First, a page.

Seminar Series



The Center for Biologically Inspired Design Spring Seminar Series continues in 2007
with John Dabiri of Caltech on April 23rd, 2007
and Ron Miles of Binghamton College on April 9, 2007.
Future talks will be announced here and in Georgia Tech College bulletins.
Abstracts of these speakers as well as those of earlier presentations can be found below.


Dr Peter Vukusic
School of Physics, University of Exeter



Evolutionary photonics: new designs inspiration from natural systems


August 7, 2006

Abstract: Diverse designs of naturally evolved nano-scale periodicity are known to generate optical functionality in the living world. While such systems have clearly evolved for biological purposes, they are increasingly offering inspiration and design protocols for applied photonic technologies. This lecture will present both an overview of the knowledge base of this emerging field of study, as well as several exciting recent discoveries that reflect nature’s optical expertise and design ingenuity.
learn more | PDF



Dr. Nils Kroger
Georgia Institute of Technology , Chemistry & Biochemistry



Molecular Analysis and Design of Silica Biogenesis in Diatoms


August 25, 2006

Abstract: Silica Biotechnology. Silica formation by Diatoms is a very rapid, highly controlled process that takes place within a specialized intracellular compartment termed the silica deposition vesicle (SDV). Recently, novel phosphoproteins (silaffins) and unusually long-chain polyamines have been identified and implicated in Diatom biosilica formation. Research in Silica Biotechnology aims to establish the molecular tools allowing the creation of mutated Diatoms that produce tailored silica nanostructures adapted for nanotechnological applications.

image: F.E. Round, R.M. Crawford, D.G. Mann
profile


Dr. Hang Lu
Georgia Institute of Technology , Chemical and Biomolecular Engineering



Probing Worms’ Mind and Cellular Behaviors with Microfluidics


8 September 2006



Abstract: In this seminar, I will talk about our efforts in designing, fabricating, and using microfluidic chips to study biological problems. The techniques that we use to make these microchips are similar to those used in microelectronics industry. We take advantage of physical phenomena at the micro/nano scale to deliver stimuli, control microenvironment, achieve separation, and carry out analysis. I will give two examples of using microfluidics on C. elegans sensory biology: (1) to study oxygen sensation, and (2) to study pathogenic learning. I will also give some examples to use microchips for studying cell adhesion and performing subcellular separation. We believe that what microfluidics brings to medicine and biology today and tomorrow is parallel to how microelectronics revolutionized computation in the last few decades.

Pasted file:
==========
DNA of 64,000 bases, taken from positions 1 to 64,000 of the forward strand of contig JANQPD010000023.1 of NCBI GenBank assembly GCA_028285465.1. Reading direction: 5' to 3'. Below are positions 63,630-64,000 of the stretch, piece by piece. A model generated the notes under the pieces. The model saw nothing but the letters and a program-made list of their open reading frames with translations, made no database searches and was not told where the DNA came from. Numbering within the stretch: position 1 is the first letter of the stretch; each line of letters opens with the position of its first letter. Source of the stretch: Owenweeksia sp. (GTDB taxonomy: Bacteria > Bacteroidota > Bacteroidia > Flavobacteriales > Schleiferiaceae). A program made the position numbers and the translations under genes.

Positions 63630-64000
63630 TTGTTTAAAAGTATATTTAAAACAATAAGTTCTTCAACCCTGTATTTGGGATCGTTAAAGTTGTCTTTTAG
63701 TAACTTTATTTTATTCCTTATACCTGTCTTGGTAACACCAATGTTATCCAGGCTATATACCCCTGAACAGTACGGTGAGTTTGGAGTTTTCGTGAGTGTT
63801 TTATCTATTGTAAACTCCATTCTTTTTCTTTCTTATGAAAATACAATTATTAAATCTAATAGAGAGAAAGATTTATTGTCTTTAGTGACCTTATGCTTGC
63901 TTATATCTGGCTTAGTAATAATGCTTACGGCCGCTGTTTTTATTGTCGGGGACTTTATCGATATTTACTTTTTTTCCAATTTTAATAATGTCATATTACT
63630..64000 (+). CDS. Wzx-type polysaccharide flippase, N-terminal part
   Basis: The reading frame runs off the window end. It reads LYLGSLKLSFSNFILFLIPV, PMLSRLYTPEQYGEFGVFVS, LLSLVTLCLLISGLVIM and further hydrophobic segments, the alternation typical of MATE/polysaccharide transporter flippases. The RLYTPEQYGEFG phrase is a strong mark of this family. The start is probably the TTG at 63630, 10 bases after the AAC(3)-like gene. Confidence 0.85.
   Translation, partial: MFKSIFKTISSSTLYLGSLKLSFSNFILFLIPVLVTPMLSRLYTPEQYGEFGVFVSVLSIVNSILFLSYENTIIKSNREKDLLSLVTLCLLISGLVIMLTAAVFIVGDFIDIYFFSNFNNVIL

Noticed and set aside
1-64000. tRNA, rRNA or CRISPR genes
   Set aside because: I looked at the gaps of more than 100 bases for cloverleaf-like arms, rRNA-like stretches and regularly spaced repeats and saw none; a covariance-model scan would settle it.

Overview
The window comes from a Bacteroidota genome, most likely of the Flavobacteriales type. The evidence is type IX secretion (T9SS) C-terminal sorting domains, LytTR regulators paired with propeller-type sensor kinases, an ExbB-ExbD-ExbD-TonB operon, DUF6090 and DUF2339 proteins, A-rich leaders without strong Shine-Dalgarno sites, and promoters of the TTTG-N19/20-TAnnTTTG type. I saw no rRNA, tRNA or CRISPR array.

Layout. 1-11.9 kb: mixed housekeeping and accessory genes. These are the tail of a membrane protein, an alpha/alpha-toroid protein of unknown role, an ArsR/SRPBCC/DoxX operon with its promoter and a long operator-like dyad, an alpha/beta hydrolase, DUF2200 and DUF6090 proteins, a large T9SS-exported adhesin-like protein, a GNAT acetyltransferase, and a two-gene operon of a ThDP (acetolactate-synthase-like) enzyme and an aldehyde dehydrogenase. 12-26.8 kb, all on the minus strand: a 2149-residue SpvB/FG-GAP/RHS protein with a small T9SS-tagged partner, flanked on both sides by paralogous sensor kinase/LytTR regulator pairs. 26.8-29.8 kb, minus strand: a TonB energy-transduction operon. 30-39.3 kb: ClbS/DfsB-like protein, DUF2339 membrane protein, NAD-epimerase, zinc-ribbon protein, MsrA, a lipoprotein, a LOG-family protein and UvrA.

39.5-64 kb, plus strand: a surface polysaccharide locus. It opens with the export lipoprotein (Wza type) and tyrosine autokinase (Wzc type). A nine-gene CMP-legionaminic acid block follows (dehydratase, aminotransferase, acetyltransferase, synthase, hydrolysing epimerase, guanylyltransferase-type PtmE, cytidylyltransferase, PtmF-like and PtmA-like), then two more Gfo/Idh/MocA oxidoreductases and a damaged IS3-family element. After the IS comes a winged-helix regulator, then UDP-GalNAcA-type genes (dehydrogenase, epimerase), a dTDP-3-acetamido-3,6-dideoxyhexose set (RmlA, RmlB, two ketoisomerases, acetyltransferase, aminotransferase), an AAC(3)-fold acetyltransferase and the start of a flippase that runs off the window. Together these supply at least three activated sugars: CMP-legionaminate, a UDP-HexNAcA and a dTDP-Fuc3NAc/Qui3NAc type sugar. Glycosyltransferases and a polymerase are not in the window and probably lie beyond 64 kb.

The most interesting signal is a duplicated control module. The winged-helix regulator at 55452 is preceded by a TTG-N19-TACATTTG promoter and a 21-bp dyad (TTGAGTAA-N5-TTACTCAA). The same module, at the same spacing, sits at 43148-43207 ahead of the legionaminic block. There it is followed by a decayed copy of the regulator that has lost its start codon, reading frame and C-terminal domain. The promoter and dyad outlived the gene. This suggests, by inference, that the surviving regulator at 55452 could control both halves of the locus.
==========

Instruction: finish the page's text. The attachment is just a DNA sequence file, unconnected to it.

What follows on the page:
profile | press release


Dr. Robert Michelson
Principal Research Engineer, Emeritus Georgia Tech Research Institute Aerospace, Transportation & Advanced Systems Laboratory (ATAS-CCRF)



Biologically Inspired Air Vehicle Design Principles


2 October 2006

Abstract: No other air vehicle design space has presented the mix of challenges as that of miniature flight platforms.  By definition these tiny platforms are unmanned and endeavor to invade the flight regime of birds and insects.  In order to do so, the creators of these aerial robots must address the same physical design constraints which have already been mastered by the world of airborne biology, including low Reynolds number aerodynamics, high energy density, and extreme miniaturization.  This presentation focuses on the high degree of innovation required to make practical miniaturized flying machines on the scale of small birds and insects.

 learn more



Douglas Fudge
University of Guelph



Inspiring slimes: What hagfish slime can tell us about predator defense, the cytoskeleton, and high-performance protein fibers


November 7, 2006

Abstract: Hagfish are notorious for their ability to produce alarming amounts of mechanically-intriguing defensive slime when they are provoked or stressed. In this seminar, will summarize what we know about this fascinating biomaterial and describe two lines of inquiry that have unexpectedly sprung from our research on hagfish slime. The first is the biomechanical design of the animal cell cytoskeleton, which includes an elaborate network of 10-nm diameter filaments called "intermediate filaments." The protein threads that permeate hagfish slime consist of nearly pure bundles of intermediate filaments, and provide an excellent model for exploring the mechanical behavior of these nano-scale filaments. Hagfish slime threads undergo a dramatic conformational change when they are stretched in water, the result of which is a fiber that rivals the properties of spider dragline silk. I will also talk briefly about our recent efforts to artificially produce silk-like fibres from hagfish slime thread proteins.